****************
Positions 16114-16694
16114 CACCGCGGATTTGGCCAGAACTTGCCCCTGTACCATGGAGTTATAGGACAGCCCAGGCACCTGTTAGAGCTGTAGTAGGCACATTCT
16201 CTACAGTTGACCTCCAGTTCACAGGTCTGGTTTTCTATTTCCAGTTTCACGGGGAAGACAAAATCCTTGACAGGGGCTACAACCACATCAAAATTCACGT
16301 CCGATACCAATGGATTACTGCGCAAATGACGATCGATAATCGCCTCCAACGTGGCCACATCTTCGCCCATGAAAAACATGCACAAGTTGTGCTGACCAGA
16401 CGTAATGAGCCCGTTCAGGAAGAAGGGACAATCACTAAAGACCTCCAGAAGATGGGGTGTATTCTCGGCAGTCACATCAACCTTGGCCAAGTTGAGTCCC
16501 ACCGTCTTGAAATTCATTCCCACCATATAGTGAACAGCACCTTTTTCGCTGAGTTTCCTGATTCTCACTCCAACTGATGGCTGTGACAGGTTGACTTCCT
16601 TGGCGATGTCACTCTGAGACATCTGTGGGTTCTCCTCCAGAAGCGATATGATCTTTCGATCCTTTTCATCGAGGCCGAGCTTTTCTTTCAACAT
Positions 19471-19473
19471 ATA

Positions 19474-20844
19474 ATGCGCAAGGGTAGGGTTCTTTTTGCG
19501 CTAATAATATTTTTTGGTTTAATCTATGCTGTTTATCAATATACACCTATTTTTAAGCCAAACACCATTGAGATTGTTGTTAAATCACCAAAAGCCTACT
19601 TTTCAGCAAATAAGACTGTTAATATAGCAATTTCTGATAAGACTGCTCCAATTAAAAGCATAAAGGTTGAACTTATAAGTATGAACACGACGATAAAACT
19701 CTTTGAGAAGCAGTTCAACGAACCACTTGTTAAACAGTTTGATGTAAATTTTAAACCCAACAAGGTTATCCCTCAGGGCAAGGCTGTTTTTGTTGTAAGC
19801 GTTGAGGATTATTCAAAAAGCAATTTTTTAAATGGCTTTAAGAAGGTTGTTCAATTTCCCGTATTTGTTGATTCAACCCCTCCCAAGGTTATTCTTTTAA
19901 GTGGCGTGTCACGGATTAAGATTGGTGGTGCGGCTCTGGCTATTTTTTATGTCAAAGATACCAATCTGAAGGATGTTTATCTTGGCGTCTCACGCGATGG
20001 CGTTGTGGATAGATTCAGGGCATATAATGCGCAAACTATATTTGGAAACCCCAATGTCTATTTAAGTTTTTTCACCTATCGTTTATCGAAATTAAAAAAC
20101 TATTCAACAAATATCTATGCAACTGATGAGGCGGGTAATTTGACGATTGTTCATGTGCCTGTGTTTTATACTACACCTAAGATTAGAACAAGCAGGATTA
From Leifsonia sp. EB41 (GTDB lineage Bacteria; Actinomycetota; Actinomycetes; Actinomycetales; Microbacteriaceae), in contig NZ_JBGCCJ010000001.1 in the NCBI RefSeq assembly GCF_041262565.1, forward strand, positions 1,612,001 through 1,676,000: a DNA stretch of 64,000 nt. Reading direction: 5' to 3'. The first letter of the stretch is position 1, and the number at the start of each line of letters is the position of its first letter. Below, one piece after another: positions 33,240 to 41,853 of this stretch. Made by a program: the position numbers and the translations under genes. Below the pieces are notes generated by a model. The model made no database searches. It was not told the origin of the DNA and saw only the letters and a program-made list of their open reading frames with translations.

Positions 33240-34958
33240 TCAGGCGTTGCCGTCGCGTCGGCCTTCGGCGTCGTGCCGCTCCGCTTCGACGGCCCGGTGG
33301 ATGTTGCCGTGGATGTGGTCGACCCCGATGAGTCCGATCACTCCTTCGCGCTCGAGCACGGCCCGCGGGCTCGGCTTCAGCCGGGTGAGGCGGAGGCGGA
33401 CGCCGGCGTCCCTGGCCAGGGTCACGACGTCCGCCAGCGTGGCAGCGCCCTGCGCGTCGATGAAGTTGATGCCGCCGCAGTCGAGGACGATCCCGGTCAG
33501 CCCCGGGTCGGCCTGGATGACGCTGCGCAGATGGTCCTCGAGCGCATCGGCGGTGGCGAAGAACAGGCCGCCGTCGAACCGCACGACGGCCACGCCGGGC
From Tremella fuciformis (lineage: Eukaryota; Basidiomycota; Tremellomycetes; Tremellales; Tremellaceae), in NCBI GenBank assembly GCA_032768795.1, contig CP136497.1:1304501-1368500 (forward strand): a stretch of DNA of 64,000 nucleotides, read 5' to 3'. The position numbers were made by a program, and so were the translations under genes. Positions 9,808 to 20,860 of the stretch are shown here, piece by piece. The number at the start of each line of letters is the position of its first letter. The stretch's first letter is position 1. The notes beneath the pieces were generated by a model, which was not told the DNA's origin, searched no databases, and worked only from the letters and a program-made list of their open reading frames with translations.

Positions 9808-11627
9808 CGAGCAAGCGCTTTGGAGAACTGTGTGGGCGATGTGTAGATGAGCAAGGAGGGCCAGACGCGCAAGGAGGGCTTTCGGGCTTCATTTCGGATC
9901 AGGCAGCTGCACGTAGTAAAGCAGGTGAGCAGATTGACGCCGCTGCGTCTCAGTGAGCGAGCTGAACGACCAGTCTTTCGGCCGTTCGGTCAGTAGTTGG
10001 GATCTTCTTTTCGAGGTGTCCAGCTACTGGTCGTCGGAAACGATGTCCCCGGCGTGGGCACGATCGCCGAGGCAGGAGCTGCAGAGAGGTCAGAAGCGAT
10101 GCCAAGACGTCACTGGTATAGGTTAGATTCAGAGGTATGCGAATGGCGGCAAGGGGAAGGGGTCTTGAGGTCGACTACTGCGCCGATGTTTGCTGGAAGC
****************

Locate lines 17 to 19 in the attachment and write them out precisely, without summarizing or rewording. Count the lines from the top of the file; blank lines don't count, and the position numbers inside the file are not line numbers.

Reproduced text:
20001 CGTTGTGGATAGATTCAGGGCATATAATGCGCAAACTATATTTGGAAACCCCAATGTCTATTTAAGTTTTTTCACCTATCGTTTATCGAAATTAAAAAAC
20101 TATTCAACAAATATCTATGCAACTGATGAGGCGGGTAATTTGACGATTGTTCATGTGCCTGTGTTTTATACTACACCTAAGATTAGAACAAGCAGGATTA
From Leifsonia sp. EB41 (GTDB lineage Bacteria; Actinomycetota; Actinomycetes; Actinomycetales; Microbacteriaceae), in contig NZ_JBGCCJ010000001.1 in the NCBI RefSeq assembly GCF_041262565.1, forward strand, positions 1,612,001 through 1,676,000: a DNA stretch of 64,000 nt. Reading direction: 5' to 3'. The first letter of the stretch is position 1, and the number at the start of each line of letters is the position of its first letter. Below, one piece after another: positions 33,240 to 41,853 of this stretch. Made by a program: the position numbers and the translations under genes. Below the pieces are notes generated by a model. The model made no database searches. It was not told the origin of the DNA and saw only the letters and a program-made list of their open reading frames with translations.